In an Order yesterday, Magistrate Judge Ellis blocked the deposition of music mogul Jay Z (Shawn Carter) in a copyright case relating to the logo for Jay Z’s record label, Roc-A-Fella.  However, the price to be paid for sparing him from the deposition was that Jay Z would not be allowed to testify at trial:

It is clear that, no matter how “important” or busy, all people are amenable to the Federal Rules of Civil Procedure. Anyone with knowledge of relevant facts in a case may be deposed. Carter has provided an affidavit that says he does not recall nor have any knowledge of the facts alleged in the Complaint . . . . [A] sworn affidavit in which an affiant denies knowledge or recollection of relevant facts is, for evidentiary purposes, the equivalent of a deposition during which a deponent makes identical denials . . . . [A] witness who swears before trial that he has no personal knowledge of relevant facts may not avoid discovery by later claiming “sudden recollection” and testifying at trial.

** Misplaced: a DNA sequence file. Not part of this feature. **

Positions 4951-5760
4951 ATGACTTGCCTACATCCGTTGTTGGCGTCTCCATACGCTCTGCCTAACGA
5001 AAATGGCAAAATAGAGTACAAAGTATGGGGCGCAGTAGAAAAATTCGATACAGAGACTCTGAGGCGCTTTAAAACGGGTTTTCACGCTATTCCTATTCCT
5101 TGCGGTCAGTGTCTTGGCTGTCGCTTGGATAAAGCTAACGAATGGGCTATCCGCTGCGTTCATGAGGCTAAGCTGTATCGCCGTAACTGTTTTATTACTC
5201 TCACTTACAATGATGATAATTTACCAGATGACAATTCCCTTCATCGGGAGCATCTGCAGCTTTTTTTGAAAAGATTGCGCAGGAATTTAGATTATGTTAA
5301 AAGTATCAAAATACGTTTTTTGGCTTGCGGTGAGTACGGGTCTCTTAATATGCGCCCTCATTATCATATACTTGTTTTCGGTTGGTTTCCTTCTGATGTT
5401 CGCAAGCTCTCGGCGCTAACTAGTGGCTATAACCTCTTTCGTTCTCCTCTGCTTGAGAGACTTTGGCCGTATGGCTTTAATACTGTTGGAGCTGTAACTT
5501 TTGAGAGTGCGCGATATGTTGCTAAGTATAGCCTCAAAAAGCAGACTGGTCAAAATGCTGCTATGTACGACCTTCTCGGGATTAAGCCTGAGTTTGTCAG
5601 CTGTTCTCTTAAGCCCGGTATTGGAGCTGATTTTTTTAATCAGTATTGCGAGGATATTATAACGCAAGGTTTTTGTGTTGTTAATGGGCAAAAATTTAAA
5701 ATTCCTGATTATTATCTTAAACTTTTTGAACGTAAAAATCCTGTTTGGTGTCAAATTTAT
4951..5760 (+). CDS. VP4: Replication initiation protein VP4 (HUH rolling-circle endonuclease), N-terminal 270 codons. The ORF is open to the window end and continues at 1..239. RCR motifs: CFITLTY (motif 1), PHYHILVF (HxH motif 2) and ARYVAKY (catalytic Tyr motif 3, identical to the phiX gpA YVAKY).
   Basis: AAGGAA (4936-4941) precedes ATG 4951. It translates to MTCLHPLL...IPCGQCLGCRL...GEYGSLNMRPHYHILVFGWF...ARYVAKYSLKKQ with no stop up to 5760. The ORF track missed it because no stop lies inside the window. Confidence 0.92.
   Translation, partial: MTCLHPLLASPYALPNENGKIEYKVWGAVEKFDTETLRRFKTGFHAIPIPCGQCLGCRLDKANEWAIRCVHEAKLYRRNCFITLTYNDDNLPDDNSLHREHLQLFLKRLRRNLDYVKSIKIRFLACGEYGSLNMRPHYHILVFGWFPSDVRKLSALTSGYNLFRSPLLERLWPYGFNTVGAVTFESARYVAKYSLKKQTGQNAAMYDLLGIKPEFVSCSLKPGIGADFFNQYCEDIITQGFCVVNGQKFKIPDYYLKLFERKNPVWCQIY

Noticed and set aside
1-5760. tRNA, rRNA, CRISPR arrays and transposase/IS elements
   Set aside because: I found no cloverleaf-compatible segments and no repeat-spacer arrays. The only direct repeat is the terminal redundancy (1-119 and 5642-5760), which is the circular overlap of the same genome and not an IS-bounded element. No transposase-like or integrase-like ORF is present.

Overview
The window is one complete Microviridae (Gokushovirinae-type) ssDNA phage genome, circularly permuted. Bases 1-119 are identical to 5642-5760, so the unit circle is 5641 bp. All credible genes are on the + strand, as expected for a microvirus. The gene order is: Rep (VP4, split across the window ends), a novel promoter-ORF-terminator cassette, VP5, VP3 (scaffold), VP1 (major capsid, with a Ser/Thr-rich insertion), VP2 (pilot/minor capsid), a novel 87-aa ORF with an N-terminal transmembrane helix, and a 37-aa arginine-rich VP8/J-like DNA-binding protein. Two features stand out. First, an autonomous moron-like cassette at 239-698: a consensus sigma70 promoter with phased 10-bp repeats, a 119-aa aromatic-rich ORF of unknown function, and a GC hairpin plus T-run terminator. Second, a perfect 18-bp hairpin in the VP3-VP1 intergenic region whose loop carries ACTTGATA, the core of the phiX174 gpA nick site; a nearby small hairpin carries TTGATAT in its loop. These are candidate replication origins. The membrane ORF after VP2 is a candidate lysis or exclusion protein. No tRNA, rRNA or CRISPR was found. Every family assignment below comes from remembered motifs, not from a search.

Our prior post on the case is here.